Choosing Autonomy: Returning to Private Practice. Questions, Questions, and More Questions

By Randy Bauman
November 26, 2020

If you are a physician in a hospital employment relationship and are seriously considering establishing or reestablishing a private practice, you should begin by recognizing that this will not be your father’s practice. The world has changed, and reestablishing what you had probably is not the way to go.

Where do you start?

Look at this as a fresh start. Look at it as an opportunity to create something totally new and different—as a way to avoid being a prisoner of your past experiences. So, the first step is to carefully consider the vision of what you want your practice to be. That vision can be guided by questions such as these:

• Do I want to be in solo practice?
• If not, who will I practice with? Who will my partners and associates be?
• What about a small group?
• What about joining an existing independent group? • Single-specialty or multispecialty?
• Are there others as miserable as me and will anyone want to do this together?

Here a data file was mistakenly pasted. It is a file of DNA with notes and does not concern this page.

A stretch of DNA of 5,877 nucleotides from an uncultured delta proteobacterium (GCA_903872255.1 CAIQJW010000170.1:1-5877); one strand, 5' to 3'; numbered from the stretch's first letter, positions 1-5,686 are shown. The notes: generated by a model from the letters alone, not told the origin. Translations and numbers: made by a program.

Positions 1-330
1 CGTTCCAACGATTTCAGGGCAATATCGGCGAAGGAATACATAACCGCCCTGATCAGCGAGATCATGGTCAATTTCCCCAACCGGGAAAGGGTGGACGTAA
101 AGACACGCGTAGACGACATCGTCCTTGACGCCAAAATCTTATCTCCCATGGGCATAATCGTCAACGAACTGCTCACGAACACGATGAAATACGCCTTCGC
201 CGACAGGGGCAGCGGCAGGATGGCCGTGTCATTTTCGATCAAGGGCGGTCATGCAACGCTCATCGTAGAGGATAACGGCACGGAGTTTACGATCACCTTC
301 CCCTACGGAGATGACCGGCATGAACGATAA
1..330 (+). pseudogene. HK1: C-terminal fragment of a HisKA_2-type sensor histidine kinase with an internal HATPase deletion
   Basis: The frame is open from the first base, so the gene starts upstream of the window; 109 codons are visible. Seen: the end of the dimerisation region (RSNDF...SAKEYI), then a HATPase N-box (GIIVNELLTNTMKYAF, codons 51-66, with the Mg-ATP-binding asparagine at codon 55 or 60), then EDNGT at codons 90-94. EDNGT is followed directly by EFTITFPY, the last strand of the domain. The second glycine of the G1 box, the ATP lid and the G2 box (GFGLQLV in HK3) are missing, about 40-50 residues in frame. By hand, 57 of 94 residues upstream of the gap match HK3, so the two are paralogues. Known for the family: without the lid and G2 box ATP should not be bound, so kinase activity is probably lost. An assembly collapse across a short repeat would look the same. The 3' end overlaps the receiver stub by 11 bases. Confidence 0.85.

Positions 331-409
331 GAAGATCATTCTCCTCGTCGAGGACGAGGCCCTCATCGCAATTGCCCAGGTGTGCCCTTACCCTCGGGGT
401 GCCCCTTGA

• Who will I share call with?
• Should I look at alternative practice models such as a concierge practice?
• Will the hospital compete with me?
• What are the terms of my contract with the hospital and can I get out of it?
• Do I have a noncompete?
• Will I be able to get payors to contract with me?
• Who will be my office manager and key staff? • Where will I find key staff and what will they cost?
• What benefits will my staff want and what will that cost?
• How will I do billing and collections?
• What about electronic health records and other technology?
• How much will it cost to get started? Where will I get the money?
• What if the money doesn’t come in?
• Can I get financing? Where? How? At what cost?
• What will my income be?
• Will I have to go without income for a while? How long?
• Where will my practice be located?
• Should I own my own building?
• What about furniture and equipment? What will I need? What will it cost? Where will I get it?
• Who will be my trusted advisors: attorney, CPA, and practice consultant?
• Will my patients follow me?

Answering these questions and the many others that come up will take some time, thought, and effort. Obviously not all of these questions will apply to everyone, and some of the answers may be obvious to you while others are more troublesome. Some questions may be unanswerable. However, the important question to ask at this stage is this: What did I like and dislike about private practice before, and what will I do differently this time?


Randy Bauman
President, Delta Health Care
Excerpted from: Choosing Autonomy: The Physician’s Guide to Returning to Private Practice, by Randy Bauman 


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